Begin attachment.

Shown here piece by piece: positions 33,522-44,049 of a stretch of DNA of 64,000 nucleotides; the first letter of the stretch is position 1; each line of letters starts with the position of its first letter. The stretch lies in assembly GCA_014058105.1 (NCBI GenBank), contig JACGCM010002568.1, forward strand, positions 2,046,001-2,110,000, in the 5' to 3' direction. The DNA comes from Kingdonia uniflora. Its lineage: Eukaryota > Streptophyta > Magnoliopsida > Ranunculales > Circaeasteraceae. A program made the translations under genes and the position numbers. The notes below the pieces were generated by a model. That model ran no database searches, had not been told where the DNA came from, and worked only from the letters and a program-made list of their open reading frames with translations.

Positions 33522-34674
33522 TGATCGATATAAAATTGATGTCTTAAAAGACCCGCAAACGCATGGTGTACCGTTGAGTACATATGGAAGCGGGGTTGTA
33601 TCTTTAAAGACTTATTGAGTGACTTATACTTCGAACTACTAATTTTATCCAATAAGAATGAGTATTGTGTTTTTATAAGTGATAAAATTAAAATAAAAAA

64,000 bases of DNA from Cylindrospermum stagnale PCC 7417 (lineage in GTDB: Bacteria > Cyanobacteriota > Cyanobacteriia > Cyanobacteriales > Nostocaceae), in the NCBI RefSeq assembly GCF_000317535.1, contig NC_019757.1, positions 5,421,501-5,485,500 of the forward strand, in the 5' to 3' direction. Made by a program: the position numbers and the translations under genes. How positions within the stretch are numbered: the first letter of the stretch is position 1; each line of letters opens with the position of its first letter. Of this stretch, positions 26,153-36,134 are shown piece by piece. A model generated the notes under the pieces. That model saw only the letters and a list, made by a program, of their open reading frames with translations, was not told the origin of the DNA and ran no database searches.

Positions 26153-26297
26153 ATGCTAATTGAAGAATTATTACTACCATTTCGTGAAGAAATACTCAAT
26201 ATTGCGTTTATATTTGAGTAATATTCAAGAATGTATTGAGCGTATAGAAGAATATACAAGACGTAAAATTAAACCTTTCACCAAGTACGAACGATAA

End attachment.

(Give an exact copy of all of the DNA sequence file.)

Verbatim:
Shown here piece by piece: positions 33,522-44,049 of a stretch of DNA of 64,000 nucleotides; the first letter of the stretch is position 1; each line of letters starts with the position of its first letter. The stretch lies in assembly GCA_014058105.1 (NCBI GenBank), contig JACGCM010002568.1, forward strand, positions 2,046,001-2,110,000, in the 5' to 3' direction. The DNA comes from Kingdonia uniflora. Its lineage: Eukaryota > Streptophyta > Magnoliopsida > Ranunculales > Circaeasteraceae. A program made the translations under genes and the position numbers. The notes below the pieces were generated by a model. That model ran no database searches, had not been told where the DNA came from, and worked only from the letters and a program-made list of their open reading frames with translations.

Positions 33522-34674
33522 TGATCGATATAAAATTGATGTCTTAAAAGACCCGCAAACGCATGGTGTACCGTTGAGTACATATGGAAGCGGGGTTGTA
33601 TCTTTAAAGACTTATTGAGTGACTTATACTTCGAACTACTAATTTTATCCAATAAGAATGAGTATTGTGTTTTTATAAGTGATAAAATTAAAATAAAAAA

64,000 bases of DNA from Cylindrospermum stagnale PCC 7417 (lineage in GTDB: Bacteria > Cyanobacteriota > Cyanobacteriia > Cyanobacteriales > Nostocaceae), in the NCBI RefSeq assembly GCF_000317535.1, contig NC_019757.1, positions 5,421,501-5,485,500 of the forward strand, in the 5' to 3' direction. Made by a program: the position numbers and the translations under genes. How positions within the stretch are numbered: the first letter of the stretch is position 1; each line of letters opens with the position of its first letter. Of this stretch, positions 26,153-36,134 are shown piece by piece. A model generated the notes under the pieces. That model saw only the letters and a list, made by a program, of their open reading frames with translations, was not told the origin of the DNA and ran no database searches.

Positions 26153-26297
26153 ATGCTAATTGAAGAATTATTACTACCATTTCGTGAAGAAATACTCAAT
26201 ATTGCGTTTATATTTGAGTAATATTCAAGAATGTATTGAGCGTATAGAAGAATATACAAGACGTAAAATTAAACCTTTCACCAAGTACGAACGATAA